Your home’s electrical system is more than just a bunch of wires – it’s a complex system, carefully designed to deliver all the power you need for modern life in the safest way possible. A good electrician will be able to wire your home effectively but a great electrician will be able to wire your home effectively, efficiently and make recommendations along the way which could save you money in the long term.
We’re building a new home – what should we think about?
We all rely heavily on electricity and so it pays to do some planning so that your home is safe, convenient and effectively organised.
- Plan so that your electrical outlets and the wiring for your communication devices are located in appropriate places.
- Don’t leave the location of your electrical outlets to your builders. Think carefully and share your ideas about what you need. Discuss the options available for your home with your electrician and/or your builder and understand what is possible.
- Your electrical service needs to be of a sufficient size to match the lifestyle of the people that live in your house. Typically, one hundred to two hundred amps is adequate for a standard sized house and household.
- Many homes these days have large systems for audio visual and entertainment purposes and home based offices. If this is your home, it may be necessary for you to have an advanced wiring system for your home.
- Many people building new homes appreciate knowing that a control system can be used to moderate the costs of energy. Such control systems can be remotely controlled from your home and while this capability may seem futuristic, they can ultimately save you money and ensure that your home is safe when you are not there. Control systems allow you to perform functions such as: operating the air conditioning, regulating the swimming pool and controlling the operation of ventilation panels when you are not physically there.
What electrical work can I do myself?
There is a limited amount of electrical work you can do when wiring in your own home. This is listed in Regulation 57 of the Electricity (Safety) Regulations 2010 and includes:
- Removing and replacing fuse links
- Connecting and disconnecting permanently wired appliances
- Moving switches, sockets and lighting outlets, but only if they are wired with tough, plastic-sheathed cables
- Replacing switches, socket outlets, light fittings, ceiling roses, water heater switches, thermostats and elements.
Before you do any work yourself, make sure that you are familiar with Electrical Code of Practice 51(external link).
The owner of an electrical appliance may do any prescribed electrical work, or assist in doing any prescribed electrical work, in relation to that appliance under certain circumstances.
Refer to section 80 of the Electricity Act 1992(external link) for the detail of this exemption. This work must be done in accordance with Electrical Code of Practice 50(external link).
If you are unsure of anything, at any time, please contact a licensed electrical worker immediately.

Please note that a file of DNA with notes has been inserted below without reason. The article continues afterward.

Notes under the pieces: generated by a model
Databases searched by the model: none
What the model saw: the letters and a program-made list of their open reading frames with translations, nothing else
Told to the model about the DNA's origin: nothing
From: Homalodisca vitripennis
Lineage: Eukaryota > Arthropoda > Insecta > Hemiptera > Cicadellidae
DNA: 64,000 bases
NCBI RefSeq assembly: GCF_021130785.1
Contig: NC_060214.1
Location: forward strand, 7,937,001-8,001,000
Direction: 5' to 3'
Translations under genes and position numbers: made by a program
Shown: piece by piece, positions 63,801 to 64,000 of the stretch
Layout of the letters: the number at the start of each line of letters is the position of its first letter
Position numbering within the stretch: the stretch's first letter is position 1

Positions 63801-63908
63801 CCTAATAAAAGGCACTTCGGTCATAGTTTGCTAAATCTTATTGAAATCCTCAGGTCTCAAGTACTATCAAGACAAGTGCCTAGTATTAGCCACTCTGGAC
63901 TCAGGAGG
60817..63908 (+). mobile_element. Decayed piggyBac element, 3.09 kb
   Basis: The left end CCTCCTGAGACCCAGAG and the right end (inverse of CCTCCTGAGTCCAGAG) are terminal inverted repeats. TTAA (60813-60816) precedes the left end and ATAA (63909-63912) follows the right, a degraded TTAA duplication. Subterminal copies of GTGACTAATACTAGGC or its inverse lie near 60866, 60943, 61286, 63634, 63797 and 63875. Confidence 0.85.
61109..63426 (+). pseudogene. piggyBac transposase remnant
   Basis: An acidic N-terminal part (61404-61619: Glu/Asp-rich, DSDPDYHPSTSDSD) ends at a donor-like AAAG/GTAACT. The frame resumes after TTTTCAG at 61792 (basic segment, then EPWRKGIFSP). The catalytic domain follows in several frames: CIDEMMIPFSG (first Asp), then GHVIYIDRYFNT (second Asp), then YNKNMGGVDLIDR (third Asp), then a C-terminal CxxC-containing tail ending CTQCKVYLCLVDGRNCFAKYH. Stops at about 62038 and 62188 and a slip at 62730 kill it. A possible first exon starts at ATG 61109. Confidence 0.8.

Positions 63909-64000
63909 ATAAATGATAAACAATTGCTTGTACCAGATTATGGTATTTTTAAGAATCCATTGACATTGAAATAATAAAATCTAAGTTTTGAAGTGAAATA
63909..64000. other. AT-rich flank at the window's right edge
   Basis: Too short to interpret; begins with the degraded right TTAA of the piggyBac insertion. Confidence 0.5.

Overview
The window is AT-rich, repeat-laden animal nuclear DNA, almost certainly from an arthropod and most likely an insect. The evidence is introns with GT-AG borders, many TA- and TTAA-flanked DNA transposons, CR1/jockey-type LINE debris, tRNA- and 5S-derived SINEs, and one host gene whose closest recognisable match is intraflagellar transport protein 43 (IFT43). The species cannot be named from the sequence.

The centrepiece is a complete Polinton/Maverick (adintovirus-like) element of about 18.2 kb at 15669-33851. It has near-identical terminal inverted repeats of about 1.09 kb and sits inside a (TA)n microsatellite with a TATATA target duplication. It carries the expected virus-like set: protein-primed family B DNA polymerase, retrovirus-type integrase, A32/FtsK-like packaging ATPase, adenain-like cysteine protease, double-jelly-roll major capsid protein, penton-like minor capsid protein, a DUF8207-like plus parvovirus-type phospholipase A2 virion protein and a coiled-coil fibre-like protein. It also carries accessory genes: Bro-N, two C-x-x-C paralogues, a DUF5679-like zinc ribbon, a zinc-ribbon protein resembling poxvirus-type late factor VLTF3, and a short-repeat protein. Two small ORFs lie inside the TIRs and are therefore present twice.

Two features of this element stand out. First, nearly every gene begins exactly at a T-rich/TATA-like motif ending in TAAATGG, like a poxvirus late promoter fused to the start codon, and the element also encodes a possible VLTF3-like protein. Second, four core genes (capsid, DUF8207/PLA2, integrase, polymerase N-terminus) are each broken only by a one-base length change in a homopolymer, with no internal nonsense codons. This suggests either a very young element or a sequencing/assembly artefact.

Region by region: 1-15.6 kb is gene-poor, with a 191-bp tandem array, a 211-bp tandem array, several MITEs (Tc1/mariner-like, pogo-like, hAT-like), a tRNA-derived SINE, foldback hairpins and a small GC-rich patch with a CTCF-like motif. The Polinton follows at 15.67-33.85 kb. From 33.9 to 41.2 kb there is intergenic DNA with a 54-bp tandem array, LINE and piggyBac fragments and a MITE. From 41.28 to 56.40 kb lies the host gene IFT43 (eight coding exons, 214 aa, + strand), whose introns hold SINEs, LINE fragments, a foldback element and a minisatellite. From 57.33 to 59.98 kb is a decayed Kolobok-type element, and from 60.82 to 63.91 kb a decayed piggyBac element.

Any work not appearing on the list in Regulation 57 of the Electricity (Safety) Regulations 2010 must be carried out by a suitably authorised electrical worker.
What kind of Electrician do I need?
Just because someone is a registered and licensed electrical worker, it does not mean he or she can do any type of electrical work.
In New Zealand, there are 10 classes of registration for electrical workers and each class is limited to a specific type of work:
- Electrician – Work ranges from wiring up domestic houses to maintaining equipment in a large industrial plant.
- Electrical Service Technician – Work includes servicing commercial refrigeration units and maintaining 3-phase electrical equipment.
- Electrical Appliance Serviceperson (endorsed to disconnect and connect) – Work ranges from repairing household appliances to maintaining gaming machines.
- Line Mechanic – Work ranges from installing high voltage transmission lines to repairing overhead or underground power lines including restoring power after storms.
- Electrical Installer – Work ranges from installing security systems to installing air-conditioning units or renewable energy systems.
- Cable Installer – Work involves installing and joining high-voltage power lines.
- Electrical Engineer – Work ranges from designing the electrical wiring of a building to doing the work of an electrician.
- Electrical Inspector – Work ranges from inspecting the work done by electricians to doing the work of an electrician.
- Associated Tradesperson – Gasfitter and Plumber – Work ranges from installing water heaters to servicing waste disposal units.
How do I know the work is safe and compliant? safe
Using a suitably registered and licensed electrical worker will give you assurance that the electrical work in your home is safe.
Certain electrical work must be certified through a Certificate of Compliance (CoC). You should check with your electrical worker to see if you need a CoC for the electrical work being carried out.
Certain electrical work may also require an Electrical Safety Certificate. Check with your electrical worker to see if you need an Electrical Safety Certificate for the electrical work being carried out.
Both the Electrical Certificate of Compliance and the Electrical Safety Certificate should include the appropriate authentication mark as shown below: